Assurance & Justification

Why do Christians struggle with assurance of their salvation? In the last post I explored the Bible’s teaching about salvation generally. In this post I want us to go a little further and think about how that salvation works. At the heart of the Gospel, at the heart of salvation, is the doctrine of justification.

What is Justification?

Justification is one of the most important terms used by the New Testament in order to describe our salvation. It is a legal term, drawing its meaning from the pronouncement of a verdict in a court of law. In God’s economy, to be justified is to be declared “not guilty” of sin and therefore to be free from any fear of condemnation of judgement.

In the New Testament a person is justified by God when he or she turns to Christ in faith and repentance. Jesus’ death and resurrection effectively cleanse the Christian of all their wrong-doing and cover the Christian with Christ’s right-doing so that they are “justified” in the sight of God.

We are not justified by anything that we have done, but rather by grace alone through faith in Christ alone.

Therefore justification means that Christians can walk through this life in the full assurance that when they face final judgement at the end of time, they already know what the verdict will be. It is as if they have never sinned and always obeyed. They are justified.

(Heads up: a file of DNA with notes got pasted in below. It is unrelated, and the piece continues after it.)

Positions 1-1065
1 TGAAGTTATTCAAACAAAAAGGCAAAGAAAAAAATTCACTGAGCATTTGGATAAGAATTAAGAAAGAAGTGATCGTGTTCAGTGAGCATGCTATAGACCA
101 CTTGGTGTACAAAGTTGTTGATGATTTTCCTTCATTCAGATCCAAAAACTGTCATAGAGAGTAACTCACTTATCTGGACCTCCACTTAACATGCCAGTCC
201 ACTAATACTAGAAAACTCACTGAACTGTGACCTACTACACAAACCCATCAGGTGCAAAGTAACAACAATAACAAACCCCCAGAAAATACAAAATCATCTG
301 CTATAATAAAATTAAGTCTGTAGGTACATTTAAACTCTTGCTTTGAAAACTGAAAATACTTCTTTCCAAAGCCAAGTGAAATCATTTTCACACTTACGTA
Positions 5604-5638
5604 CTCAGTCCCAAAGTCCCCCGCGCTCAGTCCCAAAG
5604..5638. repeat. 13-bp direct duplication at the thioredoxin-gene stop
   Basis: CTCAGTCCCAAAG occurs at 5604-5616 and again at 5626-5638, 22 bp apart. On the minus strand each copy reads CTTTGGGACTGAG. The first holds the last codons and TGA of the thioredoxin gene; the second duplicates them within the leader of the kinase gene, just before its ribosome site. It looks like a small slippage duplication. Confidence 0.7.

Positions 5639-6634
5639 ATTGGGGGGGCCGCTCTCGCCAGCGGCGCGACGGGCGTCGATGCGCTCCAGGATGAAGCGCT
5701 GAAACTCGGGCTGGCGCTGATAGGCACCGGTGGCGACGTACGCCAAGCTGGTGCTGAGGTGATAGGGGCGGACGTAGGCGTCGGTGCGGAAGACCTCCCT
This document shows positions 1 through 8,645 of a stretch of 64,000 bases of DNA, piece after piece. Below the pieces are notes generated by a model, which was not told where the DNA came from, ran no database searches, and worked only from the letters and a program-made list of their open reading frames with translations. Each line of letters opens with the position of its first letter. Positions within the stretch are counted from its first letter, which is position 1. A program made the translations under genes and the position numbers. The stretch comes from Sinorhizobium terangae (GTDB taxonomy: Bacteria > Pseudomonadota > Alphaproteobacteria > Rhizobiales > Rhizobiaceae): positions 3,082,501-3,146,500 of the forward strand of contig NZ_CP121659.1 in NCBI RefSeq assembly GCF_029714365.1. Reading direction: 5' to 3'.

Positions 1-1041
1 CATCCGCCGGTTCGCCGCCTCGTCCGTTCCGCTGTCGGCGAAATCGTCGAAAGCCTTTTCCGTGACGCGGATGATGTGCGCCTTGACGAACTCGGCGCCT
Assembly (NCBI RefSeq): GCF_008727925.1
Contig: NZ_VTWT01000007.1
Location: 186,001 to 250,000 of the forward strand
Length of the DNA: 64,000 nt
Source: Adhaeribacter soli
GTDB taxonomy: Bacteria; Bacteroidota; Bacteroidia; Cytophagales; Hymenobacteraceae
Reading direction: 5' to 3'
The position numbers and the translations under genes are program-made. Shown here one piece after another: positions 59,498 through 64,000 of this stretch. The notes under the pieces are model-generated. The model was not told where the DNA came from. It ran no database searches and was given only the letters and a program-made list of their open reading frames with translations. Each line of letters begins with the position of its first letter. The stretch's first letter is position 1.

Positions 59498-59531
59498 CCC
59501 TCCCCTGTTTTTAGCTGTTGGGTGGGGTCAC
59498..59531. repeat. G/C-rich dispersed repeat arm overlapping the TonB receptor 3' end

This glorious reality is given to us as a gift, free and undeserved.

Justification and Assurance.

The connection between the doctrine of justification and assurance should be fairly obvious by now. If you have turned to Christ in repentance and faith then you are justified and should have no fear of being condemned by God.

So why do we fear?

At one level we fear because our faith is weak. It is one thing to clap for the man taking the wheel-barrow across the tightrope, it is another thing entirely to get into the wheel-barrow. It is important to remember that the strength of our faith may affect our subjective experience of salvation in this life (happiness) but it never affects the objective reality of our salvation. Christ is our Saviour, not faith. It is the presence of faith, not the strength of it that matters.

The one who sits in the wheelbarrow on the tightrope, with eyes closed and fists clenched may not be having fun, but he is still in the wheelbarrow. He is safe in the hands of the one who holds him, whether he knows it fully or not. One day, he will see that there is nothing to fear. For now, he just needs to sit tight.